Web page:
Today's dollar has the same purchasing power that the quarter had in 1977. In other words, on average, everything costs about 4 times more than it cost in 1977 according to the Federal government. So when I raise my washer prices by a dollar coin today, it's exactly like raising my washers by a quarter in 1977. Perhaps this helps you to understand how I am able to pull off dollar price increases on virtually every washer I own time and time again over the past 8 or 9 years.
You see, a quarter price increase is a non-event. It's too small to obtain the desired effect. It goes unnoticed by customers which, on the surface, seems like a good thing but it means that even they put little value in the additional quarter they're paying you. It's not even enough to get your competitors' attention so that perhaps they'll think about increasing their prices too. Nobody should be increasing even single load washer prices by a mere quarter.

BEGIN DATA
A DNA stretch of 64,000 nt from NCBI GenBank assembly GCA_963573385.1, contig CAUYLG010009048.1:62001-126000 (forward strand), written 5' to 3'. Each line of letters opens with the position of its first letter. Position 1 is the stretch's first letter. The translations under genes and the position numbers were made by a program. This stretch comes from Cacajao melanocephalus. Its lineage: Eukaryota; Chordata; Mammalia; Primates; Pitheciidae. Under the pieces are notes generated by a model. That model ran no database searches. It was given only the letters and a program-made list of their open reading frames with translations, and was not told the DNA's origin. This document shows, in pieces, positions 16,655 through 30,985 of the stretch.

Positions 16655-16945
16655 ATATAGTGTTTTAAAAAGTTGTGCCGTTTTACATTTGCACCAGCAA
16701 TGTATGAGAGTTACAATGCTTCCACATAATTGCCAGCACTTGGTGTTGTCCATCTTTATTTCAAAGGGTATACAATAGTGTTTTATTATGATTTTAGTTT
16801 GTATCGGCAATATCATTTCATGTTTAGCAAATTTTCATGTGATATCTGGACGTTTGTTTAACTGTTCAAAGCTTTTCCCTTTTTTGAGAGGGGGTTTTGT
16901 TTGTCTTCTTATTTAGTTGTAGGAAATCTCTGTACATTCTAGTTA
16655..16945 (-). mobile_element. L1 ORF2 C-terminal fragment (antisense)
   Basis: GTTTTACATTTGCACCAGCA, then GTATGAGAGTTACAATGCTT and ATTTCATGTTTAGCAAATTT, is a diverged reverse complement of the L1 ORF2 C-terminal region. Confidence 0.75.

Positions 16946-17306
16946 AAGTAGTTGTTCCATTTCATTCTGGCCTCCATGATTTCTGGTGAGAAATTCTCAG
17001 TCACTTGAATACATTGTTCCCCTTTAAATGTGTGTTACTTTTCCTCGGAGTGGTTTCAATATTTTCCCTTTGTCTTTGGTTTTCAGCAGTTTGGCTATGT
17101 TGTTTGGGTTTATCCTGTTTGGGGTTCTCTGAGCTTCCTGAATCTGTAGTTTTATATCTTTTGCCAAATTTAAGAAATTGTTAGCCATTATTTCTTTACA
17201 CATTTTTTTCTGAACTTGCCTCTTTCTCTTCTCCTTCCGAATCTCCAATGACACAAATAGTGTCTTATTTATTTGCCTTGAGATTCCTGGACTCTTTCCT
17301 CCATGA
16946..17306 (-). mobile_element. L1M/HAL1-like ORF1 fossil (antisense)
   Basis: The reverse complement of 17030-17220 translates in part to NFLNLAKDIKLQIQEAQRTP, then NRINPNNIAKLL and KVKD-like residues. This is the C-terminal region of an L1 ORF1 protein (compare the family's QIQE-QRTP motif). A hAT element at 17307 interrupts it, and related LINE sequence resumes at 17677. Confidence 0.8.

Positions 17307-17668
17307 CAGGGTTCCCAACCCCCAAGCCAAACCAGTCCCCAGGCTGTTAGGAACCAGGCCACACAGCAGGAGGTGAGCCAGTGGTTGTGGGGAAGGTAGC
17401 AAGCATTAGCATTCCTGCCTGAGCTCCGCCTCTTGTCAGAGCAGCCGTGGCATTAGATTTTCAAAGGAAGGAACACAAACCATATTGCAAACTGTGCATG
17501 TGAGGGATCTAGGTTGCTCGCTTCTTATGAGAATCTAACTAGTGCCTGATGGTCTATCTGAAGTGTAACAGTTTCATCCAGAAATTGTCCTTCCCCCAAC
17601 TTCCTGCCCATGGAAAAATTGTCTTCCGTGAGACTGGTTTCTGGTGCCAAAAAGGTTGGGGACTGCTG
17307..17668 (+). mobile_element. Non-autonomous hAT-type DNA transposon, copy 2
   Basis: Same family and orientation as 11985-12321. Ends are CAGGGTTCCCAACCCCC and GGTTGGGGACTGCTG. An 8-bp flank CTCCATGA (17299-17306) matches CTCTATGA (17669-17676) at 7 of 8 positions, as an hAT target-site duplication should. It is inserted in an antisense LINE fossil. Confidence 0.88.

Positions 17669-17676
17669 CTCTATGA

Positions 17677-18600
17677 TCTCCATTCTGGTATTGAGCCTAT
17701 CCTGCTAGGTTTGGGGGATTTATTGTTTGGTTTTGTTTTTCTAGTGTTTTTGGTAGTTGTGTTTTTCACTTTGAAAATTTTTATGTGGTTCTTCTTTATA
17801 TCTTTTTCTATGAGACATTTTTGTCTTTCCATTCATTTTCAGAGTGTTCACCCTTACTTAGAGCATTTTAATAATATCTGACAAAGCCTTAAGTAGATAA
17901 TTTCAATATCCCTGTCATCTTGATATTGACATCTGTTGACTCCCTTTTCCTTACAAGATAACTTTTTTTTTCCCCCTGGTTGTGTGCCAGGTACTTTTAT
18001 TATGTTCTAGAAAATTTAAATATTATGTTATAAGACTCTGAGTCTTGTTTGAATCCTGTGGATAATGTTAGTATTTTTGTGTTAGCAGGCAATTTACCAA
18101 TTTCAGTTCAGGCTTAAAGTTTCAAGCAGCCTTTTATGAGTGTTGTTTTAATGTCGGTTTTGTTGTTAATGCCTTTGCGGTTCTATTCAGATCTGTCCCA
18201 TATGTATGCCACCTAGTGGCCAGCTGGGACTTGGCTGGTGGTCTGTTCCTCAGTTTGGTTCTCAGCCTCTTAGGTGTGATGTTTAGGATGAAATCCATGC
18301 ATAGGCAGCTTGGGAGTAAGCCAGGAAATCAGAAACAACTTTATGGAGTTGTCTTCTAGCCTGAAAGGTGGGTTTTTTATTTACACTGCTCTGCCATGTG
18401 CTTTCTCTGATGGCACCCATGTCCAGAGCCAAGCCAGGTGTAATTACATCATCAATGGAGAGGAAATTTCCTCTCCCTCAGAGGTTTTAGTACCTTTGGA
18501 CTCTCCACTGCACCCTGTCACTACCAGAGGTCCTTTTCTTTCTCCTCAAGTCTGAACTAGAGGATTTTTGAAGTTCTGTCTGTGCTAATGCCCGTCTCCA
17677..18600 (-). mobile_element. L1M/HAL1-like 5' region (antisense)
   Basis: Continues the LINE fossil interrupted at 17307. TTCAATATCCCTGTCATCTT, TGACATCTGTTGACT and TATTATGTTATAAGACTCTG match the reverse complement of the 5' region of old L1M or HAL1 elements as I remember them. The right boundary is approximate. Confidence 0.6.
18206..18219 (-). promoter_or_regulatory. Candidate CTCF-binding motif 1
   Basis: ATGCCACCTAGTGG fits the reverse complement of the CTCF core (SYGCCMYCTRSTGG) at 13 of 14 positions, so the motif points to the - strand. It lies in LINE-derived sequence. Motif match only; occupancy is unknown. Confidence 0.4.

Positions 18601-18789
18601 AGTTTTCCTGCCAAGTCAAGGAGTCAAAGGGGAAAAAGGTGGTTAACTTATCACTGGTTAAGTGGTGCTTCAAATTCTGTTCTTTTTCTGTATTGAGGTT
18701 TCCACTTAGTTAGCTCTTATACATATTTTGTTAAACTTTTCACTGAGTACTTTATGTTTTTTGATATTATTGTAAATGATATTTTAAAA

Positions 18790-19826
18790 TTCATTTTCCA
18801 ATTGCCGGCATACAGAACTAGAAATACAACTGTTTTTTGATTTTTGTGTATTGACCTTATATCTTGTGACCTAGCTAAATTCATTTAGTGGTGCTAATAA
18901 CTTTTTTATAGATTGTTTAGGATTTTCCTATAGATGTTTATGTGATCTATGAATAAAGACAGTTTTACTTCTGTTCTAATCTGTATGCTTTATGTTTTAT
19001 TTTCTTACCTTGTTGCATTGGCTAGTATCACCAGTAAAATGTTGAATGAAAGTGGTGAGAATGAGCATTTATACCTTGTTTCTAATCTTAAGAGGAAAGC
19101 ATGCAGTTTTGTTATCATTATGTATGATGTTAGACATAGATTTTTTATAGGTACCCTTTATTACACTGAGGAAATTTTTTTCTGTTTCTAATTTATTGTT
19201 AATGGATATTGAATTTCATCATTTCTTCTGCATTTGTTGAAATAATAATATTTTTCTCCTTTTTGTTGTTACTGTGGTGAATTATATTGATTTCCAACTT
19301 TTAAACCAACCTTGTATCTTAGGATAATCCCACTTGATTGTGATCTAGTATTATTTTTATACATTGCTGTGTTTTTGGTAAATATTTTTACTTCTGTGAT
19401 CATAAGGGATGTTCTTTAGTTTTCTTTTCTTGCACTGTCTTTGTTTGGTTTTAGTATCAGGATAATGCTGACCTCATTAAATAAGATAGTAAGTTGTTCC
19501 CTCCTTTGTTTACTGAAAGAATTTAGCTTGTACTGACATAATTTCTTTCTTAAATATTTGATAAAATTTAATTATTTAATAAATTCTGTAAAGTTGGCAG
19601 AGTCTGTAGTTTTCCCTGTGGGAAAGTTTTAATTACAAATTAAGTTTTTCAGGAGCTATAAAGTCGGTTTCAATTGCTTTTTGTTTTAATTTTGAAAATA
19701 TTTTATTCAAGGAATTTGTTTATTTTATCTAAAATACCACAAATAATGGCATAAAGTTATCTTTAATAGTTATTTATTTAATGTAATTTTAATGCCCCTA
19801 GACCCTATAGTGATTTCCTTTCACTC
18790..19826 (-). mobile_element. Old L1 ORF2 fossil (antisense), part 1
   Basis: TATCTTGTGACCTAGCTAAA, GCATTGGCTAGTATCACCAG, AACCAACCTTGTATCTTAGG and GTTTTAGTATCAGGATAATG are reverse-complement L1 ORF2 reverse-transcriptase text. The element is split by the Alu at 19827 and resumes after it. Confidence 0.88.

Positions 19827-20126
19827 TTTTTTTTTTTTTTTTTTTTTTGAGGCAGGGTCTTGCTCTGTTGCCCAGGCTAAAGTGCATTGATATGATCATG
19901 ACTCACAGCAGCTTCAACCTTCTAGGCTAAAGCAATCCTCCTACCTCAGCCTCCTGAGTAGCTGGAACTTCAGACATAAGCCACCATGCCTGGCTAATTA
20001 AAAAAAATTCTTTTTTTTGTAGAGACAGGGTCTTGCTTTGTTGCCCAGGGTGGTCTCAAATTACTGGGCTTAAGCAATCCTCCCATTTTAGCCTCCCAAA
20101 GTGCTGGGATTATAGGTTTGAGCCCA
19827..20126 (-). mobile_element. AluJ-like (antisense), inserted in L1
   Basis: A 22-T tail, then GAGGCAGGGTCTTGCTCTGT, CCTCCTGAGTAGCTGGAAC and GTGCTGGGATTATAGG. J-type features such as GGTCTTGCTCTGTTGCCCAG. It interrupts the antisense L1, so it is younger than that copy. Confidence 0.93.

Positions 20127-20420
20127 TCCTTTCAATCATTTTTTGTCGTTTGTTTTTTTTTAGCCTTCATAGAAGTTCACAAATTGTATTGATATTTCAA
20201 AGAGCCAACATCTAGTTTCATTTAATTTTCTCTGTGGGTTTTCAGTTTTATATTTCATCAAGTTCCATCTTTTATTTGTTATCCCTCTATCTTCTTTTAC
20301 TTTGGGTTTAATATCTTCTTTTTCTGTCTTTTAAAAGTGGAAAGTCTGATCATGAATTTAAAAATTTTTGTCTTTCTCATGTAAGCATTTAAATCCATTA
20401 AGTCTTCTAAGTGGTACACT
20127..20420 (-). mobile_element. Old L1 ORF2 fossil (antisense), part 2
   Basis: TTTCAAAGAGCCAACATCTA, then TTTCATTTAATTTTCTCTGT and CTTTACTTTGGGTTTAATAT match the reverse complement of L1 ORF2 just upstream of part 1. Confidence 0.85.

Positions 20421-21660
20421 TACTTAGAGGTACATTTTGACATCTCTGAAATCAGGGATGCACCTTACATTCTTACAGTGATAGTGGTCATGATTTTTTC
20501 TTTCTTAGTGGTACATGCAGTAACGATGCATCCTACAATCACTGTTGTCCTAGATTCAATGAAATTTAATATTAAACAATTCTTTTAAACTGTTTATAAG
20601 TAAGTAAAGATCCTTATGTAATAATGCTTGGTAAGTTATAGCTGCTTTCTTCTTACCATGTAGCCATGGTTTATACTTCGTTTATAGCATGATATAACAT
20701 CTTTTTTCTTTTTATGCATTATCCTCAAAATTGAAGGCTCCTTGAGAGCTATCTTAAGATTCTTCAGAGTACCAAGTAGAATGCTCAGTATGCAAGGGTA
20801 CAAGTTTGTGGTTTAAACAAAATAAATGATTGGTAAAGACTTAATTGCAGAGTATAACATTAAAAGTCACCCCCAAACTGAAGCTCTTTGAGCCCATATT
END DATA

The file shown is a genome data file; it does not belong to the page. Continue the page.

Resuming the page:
Today, more than ever, washers should be raised in dollar (or 4 quarter) increments. A dollar increase is enough to make up for a few customers who will likely float around to your competitors for a while. It's enough to increase your wage which gives you a better attitude about operating your laundromat. It's enough to make your competitors take notice and think about increasing their own prices. It's enough to start your laundromat back toward true profitability if profits were lacking.
Happy to see PL follow up on a number of profiles they have written over the years on laundromat owners who recently opened a new store. Good to learn about some of the lessons they learned. One story included an owner who ended up selling his stores once he learned what he wanted to do, and bought/built three other stores to fit his business model.